Freedman’s 2015 Top 10: Sing and learn the top 10 songs sung around Freedman in 2015!  From melodic 3 part harmonies to circle songs to earthy songs that will keep you feeling grounded or weeks to come, these tunes are not to be missed.

Song-Filled Seudah Shlishit: Sink into seudah shlishit (shabbos third meal) with sultry song, sweet melodies, and a soulful sunset. Bring a tune to share, or just sit back and be led. We’ll take it slow and swim deep in niggunim (wordless melodies), English songs to sing out, and songs meant for the moment. Bits of Torah and amulets of wisdom welcome, too.

A Round of Rounds: Rounds are short, repetitive songs that create compelling harmonies and rhythmic interplays with multiple voices singing the same melody starting at different times. Rounds are layering songs for people singing together, in groups with lots or with very little musical background. Rounds are songs to sing on beaches and mountaintops, in cars and train stations, while celebrating and mourning and brushing your teeth. We’ll sing a selection of simple and more complex, silly and heartful, common and less well known rounds in English and Hebrew.

Yiddish Farbrengen: Please join me as we learn Yiddish songs that could be sung in many different settings. From Hasidic children’s songs, to satirical songs, to lullabies, and songs sung by street musicians– we will cover a large selection. Besides singing in Yiddish, you may even walk away being able to speak a bisl Yiddish!


This schedule is subject to change.

A preview of some of the teachers who will be joining us for the weekend!

Photo on 2015-04-20 at 11.47 #3Molly Bajgot is a Massachusetts native and a lover of the woods. She is a current resident of Boston at the Moishe Kavod house. She loves singing and finds its her one main way to gain spiritual clarity. She currently works as a fish monger and has dreams of living with a dog! She wants to sing with you!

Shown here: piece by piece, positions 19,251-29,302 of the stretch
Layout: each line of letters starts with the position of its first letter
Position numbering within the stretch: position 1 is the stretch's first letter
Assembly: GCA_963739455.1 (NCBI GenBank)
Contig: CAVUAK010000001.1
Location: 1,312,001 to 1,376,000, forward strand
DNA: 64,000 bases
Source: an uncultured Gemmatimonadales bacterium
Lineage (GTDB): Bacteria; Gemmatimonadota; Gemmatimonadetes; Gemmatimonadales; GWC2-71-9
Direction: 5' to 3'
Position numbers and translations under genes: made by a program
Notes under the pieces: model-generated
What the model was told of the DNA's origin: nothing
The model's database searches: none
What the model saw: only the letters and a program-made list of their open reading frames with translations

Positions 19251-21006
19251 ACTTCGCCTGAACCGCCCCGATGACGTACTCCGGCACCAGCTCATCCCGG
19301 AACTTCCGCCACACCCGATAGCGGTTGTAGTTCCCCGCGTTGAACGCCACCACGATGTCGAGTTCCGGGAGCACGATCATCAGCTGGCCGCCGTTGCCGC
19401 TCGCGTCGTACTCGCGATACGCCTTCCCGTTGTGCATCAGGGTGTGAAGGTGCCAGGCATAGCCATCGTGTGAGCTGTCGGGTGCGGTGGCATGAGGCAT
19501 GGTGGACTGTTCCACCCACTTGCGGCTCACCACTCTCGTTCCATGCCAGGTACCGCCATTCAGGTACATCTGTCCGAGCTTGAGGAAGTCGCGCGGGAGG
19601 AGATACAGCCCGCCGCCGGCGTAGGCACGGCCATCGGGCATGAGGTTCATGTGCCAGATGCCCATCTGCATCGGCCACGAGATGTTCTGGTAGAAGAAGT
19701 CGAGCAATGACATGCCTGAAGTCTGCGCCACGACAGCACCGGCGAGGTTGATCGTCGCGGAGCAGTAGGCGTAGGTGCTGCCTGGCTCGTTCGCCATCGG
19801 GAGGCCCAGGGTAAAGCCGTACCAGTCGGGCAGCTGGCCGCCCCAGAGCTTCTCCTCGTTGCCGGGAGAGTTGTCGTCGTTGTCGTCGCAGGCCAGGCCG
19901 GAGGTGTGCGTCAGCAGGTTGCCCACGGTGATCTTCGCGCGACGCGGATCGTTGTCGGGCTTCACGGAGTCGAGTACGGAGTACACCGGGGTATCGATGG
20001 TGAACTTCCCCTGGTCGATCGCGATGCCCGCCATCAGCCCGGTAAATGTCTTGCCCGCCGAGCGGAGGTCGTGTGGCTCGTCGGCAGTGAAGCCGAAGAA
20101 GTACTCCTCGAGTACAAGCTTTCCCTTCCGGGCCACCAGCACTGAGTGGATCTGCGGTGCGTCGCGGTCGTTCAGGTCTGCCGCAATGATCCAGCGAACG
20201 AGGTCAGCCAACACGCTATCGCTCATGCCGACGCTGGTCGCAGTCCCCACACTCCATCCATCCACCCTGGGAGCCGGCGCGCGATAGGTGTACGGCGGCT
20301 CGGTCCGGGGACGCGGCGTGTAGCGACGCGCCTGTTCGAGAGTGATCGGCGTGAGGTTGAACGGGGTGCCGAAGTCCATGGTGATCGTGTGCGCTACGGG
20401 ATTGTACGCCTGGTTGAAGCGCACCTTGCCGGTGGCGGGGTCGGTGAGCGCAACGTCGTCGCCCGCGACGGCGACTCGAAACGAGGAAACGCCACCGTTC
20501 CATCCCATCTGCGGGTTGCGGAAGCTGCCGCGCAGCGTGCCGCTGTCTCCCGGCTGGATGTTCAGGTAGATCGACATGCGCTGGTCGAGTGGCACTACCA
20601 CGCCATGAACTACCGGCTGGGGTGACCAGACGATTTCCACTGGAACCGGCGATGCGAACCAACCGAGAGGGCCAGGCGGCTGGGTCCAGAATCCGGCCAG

elanaElana Brody is an improvisational vocalist, pianist and songwriter from the Appalachian Mountains of Virginia. She attended Berklee College of Music in Boston, MA where she had the pleasure and privilege to study and perform with 10-time Grammy award winner Bobby Mcferrin and other vocalists from his award-winning ensemble,  Voicestra. Through her education at Berklee, Elana was exposed to the history, technique and expressions of jazz music, as well as that of many other popular, classical and world music styles. While learning there, she discovered the joy and craft of improvised music, song leading and the transformative experience that can be had while listening very closely. After Berklee, she began performing as a songwriter and bandleader of her original music, a composer and accompanist for theater productions, a song leader, and working as a music educator in the NYC, Boston, Boulder, and now, the Asheville, NC areas. She also works as a studio musician and has been a member of several bands through the years. While participating in last year’s 2014 Fall Adamah fellowship, Elana fell madly in love with the Avodat Lev morning circle, and with the pure musical flow that exists in all Hebrew prayer. She is excited to merge her background in contemporary music with the sincerity and depth found in prayer and songs of praise. She is VERY much looking forward to singing and celebrating with everyone the weekend of Let My People Sing!

nate yosemiteScared every time he opens his mouth to sing, Nate DeGroot nonetheless loves to sing and really loves to sing together in community. There’s something about raising voices and hearts and spirits in song together. Nate is in his last semester of rabbinical school at Hebrew College in Boston and looks forward to whatever the next chapter might bring.




nattycontalentshowItai Gal is a singer-songwriter and piano player, formerly known as Ricky Riot of the world’s first all-trans comedic schtick-punk band Schmekel. Itai now writes and performs Jewishly inspired songs about overthrowing the patriarchy, as well as liturgical nigunim and reworded Yiddish justice anthems. You can listen to a few of those at rickyriot.bandcamp.com; more coming soon. When not doing that, Itai is writing a thesis for their Masters’ degree in Jewish Education, organizing community at Moishe Kavod House in Boston, and learning the accordion.